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West Indies live another day


West_Indies_ODI_World_Cup_CricketNot always do the West Indies generate polarized views on their performance. The recently concluded ICC World Cup Qualifiers was a tournament where they showcased sparks of occasional brilliance. Even though it didn’t result in consistency.

In some games, their batsmen came together. In others, their bowlers did the job when the batting looked pale and ordinary. Usually, on most other occasions, the West Indies are often downed by playing lackadaisical cricket; picture their previous campaign to New Zealand, from which they returned winless.

But during this vital series, there were a few joys. A bouquet of individual performances suggested the West Indies were determined to wake up from their state self-imposed of slumber. The likes of Samuels and Lewis shone bright in a series where it was all to play for.

It’s not always that one sees the somewhat lazy Marlon Samuels strike 3 fifties. Lewis, who struck just as many, struggled to convert great starts into hundreds. Nevertheless the runs came in handy. And where none were able to impact, Rovman Powell struck a fiery hundred. This was against Ireland, a side that has tasted victory against Windies before. In most games, captain Holder contributed with both bat and ball, including clinching a fifer and striking a career best unbeaten 99.

This was their greatest achievement from a campaign where they beat minnows- PNG, UAE, thumped Ireland and made it past Zimbabwe & Scotland, albeit with a scare toward the ending stage. And they lost horribly to Afghanistan. Twice.

Gayle seemed ordinary but struck a ferocious hundred early on. But time and again, the Windies demonstrated what might be called, for the lack of better term, school-grade cricket.


Barring the games against UAE and Zimbabwe, two occasions where their top batsmen were amongst runs – Gayle and Hetmyer striking hundreds in the former and Samuels, Lewis and Hope contributing match winning fifties in the latter – the West Indies clearly had their backs against the wall.


A handy word of advice from even the most irregular viewer of their game would point to their obvious shortcomings against spin. They just can’t seem to handle spin at all. In fact, if you were to distance yourself from the clatter of celebration that has feted the Windies having booked a birth in the ICC World Cup 2019, mediocrity has so profoundly defined their game.

A fitting example of this can be gauged from their repeated failures against Afghanistan.

Their problems now seem to go well beyond handling Rashid Khan, Afghanistan’s talismanic spinner. They struggle against the likes of Sharafuddin Ashraf, Mohammad Nabi and Mujeeb Ur Rahman. The trio, in addition to strike bowler Khan, ran rampant through the Windies batsmen.

In the two games where Afghanistan mercilessly took the mickey out of their familiar punching bags, thirteen of the eighteen wickets that the Windies lost fell to spinners.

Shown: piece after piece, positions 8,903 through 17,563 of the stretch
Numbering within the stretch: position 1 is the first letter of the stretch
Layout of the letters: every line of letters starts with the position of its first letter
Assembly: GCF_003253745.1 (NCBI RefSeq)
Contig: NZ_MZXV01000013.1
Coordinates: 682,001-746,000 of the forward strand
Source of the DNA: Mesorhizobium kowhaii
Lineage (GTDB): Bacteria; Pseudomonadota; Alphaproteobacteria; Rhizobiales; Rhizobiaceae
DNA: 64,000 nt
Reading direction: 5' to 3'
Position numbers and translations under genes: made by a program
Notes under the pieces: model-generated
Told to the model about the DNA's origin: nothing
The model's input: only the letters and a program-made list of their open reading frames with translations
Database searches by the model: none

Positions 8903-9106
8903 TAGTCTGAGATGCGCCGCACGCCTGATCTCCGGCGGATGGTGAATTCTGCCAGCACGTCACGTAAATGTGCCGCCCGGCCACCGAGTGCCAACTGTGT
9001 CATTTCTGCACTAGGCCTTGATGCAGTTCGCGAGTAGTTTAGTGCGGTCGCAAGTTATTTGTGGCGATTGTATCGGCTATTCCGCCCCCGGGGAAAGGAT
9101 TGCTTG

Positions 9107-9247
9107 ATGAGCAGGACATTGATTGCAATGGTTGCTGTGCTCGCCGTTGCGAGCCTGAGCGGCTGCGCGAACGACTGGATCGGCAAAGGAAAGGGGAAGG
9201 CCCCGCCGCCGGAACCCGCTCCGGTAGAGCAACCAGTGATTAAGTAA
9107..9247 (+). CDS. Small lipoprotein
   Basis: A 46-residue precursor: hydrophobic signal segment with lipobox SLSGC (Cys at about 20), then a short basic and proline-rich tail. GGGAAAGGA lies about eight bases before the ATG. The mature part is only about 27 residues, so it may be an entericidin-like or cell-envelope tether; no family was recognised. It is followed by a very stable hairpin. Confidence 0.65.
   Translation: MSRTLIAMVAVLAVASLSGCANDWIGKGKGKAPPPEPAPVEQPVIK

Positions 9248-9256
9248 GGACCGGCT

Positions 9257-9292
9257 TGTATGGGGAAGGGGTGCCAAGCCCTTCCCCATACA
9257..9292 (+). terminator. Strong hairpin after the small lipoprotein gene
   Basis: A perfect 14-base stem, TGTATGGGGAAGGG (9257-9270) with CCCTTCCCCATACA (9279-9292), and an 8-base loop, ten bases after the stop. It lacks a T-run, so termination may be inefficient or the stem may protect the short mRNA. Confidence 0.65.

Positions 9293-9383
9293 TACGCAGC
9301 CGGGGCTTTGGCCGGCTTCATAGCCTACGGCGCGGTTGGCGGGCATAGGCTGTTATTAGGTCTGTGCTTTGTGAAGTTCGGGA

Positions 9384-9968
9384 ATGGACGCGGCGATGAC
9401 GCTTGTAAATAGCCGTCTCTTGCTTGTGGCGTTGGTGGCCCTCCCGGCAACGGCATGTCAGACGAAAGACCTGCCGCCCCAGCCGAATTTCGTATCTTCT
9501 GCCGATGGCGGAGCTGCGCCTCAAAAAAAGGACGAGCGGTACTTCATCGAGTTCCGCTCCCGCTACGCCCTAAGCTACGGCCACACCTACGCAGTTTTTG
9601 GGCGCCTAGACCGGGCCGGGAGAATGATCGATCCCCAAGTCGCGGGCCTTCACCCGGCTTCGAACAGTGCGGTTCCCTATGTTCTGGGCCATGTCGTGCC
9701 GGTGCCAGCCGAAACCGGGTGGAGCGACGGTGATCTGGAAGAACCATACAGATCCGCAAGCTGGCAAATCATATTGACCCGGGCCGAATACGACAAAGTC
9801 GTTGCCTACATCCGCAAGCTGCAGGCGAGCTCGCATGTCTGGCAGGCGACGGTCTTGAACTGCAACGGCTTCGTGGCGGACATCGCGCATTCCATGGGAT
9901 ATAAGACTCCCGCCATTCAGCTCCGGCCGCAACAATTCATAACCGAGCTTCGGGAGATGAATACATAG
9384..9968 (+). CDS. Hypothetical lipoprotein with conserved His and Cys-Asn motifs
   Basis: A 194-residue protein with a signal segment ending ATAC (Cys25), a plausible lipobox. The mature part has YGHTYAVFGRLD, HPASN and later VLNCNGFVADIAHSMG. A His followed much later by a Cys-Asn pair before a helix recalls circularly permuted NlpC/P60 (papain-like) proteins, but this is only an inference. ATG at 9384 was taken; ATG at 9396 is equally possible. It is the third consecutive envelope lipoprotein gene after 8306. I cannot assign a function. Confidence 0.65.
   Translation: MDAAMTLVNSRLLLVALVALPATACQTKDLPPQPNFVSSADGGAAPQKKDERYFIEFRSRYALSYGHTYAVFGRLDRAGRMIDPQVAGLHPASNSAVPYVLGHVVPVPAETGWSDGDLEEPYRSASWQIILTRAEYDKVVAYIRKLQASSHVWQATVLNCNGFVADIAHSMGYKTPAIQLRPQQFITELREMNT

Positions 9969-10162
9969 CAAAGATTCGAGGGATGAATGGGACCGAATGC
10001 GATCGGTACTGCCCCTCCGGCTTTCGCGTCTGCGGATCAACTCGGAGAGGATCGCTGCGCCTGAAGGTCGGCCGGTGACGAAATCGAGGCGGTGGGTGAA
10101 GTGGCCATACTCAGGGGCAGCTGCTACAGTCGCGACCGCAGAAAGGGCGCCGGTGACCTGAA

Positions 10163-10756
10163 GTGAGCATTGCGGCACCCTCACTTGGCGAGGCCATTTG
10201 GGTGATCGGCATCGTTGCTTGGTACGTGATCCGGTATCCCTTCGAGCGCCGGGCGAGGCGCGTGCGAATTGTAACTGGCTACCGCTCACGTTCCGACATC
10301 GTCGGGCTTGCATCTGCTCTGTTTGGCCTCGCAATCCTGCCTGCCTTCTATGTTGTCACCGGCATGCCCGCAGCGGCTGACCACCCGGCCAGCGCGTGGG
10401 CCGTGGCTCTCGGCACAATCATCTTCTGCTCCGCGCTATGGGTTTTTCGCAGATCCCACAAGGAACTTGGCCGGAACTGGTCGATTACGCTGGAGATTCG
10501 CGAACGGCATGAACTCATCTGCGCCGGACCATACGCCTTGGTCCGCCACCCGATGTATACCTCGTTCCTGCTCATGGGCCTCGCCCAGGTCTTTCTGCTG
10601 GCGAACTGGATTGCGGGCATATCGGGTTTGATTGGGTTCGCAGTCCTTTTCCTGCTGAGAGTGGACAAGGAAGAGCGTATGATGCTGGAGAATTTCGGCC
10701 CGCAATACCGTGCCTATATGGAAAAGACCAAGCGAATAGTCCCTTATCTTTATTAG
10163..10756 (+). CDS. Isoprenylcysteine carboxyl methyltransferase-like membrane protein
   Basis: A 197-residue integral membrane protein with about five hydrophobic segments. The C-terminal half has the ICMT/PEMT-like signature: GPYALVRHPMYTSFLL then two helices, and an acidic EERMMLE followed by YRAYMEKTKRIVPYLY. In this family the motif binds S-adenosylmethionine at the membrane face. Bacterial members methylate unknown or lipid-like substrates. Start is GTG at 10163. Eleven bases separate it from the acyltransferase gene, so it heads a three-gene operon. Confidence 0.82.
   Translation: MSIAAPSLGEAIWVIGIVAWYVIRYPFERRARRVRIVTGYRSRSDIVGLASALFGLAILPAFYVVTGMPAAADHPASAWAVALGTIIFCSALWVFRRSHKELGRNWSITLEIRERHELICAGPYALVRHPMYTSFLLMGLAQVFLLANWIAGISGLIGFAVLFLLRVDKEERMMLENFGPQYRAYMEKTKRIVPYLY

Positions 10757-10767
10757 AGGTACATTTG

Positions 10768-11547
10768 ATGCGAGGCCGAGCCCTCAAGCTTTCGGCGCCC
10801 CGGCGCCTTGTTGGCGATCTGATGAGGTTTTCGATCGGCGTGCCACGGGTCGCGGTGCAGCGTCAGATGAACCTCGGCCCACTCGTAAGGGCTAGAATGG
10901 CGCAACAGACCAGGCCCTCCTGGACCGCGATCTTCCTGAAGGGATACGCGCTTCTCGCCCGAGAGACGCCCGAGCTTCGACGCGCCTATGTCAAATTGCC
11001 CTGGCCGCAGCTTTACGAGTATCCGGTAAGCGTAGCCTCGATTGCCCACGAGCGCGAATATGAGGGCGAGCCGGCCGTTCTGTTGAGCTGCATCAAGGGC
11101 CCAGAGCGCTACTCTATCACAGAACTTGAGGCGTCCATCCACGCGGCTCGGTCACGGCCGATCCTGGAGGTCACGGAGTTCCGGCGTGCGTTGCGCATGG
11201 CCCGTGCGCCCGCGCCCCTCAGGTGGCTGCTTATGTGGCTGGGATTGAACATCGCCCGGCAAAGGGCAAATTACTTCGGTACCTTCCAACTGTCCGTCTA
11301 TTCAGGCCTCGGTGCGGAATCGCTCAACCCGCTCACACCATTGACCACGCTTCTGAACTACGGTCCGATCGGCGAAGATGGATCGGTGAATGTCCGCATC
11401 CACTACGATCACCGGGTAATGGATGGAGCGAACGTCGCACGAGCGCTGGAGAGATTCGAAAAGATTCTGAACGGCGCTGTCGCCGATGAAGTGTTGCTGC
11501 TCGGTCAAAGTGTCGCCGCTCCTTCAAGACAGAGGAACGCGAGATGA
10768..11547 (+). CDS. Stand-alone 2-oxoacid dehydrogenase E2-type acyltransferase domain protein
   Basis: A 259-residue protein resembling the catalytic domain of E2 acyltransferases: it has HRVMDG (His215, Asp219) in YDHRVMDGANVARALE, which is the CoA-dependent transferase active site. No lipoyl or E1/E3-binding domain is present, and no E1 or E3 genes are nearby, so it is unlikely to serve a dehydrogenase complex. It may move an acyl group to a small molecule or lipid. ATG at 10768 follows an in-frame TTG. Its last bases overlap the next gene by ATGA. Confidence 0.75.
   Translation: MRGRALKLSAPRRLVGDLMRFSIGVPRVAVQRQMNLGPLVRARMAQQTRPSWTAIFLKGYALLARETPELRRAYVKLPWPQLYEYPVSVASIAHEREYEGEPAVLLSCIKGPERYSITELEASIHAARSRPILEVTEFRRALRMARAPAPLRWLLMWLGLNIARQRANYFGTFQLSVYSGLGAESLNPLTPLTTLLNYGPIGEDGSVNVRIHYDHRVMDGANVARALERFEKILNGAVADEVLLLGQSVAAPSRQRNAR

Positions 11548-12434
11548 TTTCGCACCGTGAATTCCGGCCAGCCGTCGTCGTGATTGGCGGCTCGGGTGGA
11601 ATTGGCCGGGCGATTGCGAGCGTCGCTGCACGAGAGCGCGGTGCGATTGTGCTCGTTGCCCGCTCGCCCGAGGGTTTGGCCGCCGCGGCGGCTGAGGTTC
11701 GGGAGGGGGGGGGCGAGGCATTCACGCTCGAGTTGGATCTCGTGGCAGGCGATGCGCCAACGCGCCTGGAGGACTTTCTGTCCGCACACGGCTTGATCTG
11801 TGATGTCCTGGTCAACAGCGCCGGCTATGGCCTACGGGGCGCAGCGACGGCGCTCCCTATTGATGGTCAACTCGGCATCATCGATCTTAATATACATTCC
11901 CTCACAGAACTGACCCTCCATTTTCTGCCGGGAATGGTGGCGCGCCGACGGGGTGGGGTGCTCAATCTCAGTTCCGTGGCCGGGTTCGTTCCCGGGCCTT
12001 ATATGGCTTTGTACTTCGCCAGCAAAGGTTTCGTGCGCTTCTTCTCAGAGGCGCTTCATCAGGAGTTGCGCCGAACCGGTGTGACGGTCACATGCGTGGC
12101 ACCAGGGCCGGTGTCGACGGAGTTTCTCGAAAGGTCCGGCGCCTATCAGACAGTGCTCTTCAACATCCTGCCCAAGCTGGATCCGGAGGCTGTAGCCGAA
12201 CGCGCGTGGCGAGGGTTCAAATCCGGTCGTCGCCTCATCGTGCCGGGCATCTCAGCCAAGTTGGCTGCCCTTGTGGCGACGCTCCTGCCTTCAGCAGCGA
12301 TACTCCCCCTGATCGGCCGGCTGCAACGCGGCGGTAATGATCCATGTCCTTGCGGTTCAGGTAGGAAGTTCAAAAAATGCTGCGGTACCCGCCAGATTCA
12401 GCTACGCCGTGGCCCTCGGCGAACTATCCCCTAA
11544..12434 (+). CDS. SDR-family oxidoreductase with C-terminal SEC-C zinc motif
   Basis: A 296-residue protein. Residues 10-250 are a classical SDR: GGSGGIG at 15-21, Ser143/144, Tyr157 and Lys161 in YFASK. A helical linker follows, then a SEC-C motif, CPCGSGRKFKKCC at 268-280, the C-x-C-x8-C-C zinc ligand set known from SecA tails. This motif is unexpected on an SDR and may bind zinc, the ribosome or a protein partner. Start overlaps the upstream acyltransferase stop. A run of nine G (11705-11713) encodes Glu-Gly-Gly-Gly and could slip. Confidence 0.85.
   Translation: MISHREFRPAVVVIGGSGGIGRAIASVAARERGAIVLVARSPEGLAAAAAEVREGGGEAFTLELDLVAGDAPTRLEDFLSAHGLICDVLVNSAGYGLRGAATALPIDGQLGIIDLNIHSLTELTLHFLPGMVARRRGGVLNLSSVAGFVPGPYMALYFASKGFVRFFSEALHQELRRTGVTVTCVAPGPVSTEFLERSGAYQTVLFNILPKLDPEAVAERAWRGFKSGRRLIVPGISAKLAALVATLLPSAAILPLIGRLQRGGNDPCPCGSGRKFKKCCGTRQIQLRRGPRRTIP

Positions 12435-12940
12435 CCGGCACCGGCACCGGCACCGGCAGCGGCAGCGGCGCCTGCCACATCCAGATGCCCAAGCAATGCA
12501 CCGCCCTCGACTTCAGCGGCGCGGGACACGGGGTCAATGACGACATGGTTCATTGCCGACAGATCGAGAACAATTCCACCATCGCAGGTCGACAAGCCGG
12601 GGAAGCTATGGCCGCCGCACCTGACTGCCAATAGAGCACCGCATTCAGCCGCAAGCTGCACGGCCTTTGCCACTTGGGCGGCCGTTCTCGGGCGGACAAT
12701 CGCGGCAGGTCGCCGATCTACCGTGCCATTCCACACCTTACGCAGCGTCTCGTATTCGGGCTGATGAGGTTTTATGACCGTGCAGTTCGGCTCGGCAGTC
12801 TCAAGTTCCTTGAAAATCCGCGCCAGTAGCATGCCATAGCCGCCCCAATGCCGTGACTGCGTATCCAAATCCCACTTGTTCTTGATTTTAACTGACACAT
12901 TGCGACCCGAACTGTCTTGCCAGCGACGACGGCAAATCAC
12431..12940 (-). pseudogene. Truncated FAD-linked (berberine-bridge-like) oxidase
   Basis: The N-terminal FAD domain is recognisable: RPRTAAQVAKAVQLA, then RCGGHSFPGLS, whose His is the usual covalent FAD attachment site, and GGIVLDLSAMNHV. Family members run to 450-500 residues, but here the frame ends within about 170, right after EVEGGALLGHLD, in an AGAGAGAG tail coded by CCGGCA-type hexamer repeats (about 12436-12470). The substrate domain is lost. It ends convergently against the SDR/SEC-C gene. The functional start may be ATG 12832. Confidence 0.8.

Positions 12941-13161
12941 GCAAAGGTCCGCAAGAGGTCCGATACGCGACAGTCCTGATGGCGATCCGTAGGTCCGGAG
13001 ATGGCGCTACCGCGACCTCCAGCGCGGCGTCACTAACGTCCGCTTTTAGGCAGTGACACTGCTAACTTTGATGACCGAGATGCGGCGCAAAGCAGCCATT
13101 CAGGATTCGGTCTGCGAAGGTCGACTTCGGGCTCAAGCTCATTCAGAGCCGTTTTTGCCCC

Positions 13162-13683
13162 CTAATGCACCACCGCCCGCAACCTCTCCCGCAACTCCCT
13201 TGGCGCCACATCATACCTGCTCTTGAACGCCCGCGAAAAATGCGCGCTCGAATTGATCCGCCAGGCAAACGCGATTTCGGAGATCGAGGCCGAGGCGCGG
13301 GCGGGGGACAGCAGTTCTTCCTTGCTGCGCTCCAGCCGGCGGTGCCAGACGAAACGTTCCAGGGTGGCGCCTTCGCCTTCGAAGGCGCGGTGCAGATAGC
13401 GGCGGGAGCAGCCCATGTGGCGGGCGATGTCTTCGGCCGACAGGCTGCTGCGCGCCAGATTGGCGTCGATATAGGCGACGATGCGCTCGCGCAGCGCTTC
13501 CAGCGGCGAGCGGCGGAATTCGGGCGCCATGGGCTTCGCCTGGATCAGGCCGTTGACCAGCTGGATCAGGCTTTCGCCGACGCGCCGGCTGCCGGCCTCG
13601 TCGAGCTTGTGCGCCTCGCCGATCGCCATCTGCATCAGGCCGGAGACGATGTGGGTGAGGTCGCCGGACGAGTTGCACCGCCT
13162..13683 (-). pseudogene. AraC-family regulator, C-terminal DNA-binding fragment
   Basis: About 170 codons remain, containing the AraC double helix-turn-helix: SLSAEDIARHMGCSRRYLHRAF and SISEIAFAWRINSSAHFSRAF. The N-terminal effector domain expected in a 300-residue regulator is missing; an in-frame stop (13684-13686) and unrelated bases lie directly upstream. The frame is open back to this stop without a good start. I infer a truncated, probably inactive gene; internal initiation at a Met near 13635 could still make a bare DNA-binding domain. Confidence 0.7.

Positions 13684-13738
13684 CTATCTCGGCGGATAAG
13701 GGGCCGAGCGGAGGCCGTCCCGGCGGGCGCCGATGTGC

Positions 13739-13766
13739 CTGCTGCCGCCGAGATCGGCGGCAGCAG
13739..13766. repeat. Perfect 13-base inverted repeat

On both occasions, it wasn’t too hard to see the West Indies batsmen offering paltry resistance to the Afghan spinners. In fact, so comfortable were Afghanistan in holding the Windies by the scruff of their neck that Rashid Khan wasn’t introduced until the middle of the innings.

That says a thing or two about Afghanistan’s sheer confidence in the West Indies’ weakness.

This is the one spectacular area of discomfort that West Indies have to urgently address. It cannot be possible that on the same, slow wickets where Afghanistan bowlers generated turn, the likes of Bishoo and Nurse seemed ineffective in troubling their opponents.


Even as the West Indies open a bottle of champagne or two, perhaps hearteningly raising a toast to Scotland and to the rains that saved them from disqualification, they still have a number of concerns to look after.


While Gayle has declared the ICC World Cup 2019 to be his last, a pretty obvious pronouncement considering the big fella will be closing on 40 next year, he might want to hit the nets hard. Get the problem against spin out of his mind. Often, it’s all in the head.

Although Samuels seemed far better in adjusting to the trials by spin, he would have to think about shifting gears quickly. It didn’t help that in two innings, his strike rate was immensely underwhelming.

Another area that the West Indies will have to consider and improve upon is how they approach the critical aspect of running between the wickets. It didn’t make for a pretty sight when Holder was asked to run for a second and immediately sent back. He was not even in the frame when the stumps were disturbed at the non-striker’s end.

If the West Indies could rally around to shrug off the laziness that surrounds their cricket and the plan of resorting to big shots (that always carry a risk) in order to make up for painfully slow starts at the beginning, their game would be in a far better state than it is today.

World cricket, it has been said repeatedly, needs a strong West Indies side. It would’ve been awful not to have had them participate in the world cup, having missed the bus to the Champions Trophy in 2017. But all’s not lost. For starters, having made it through to the elite cricketing fest is in itself a great reward. Maybe their cricket was searching for an avenue from where they could restart.

With Holder coming of age as captain and leader by example, exemplified by his recent all-round brilliance, the Windies have a man who can steady the ship during turbulent times. And maybe there lies an inspiration to further build on.


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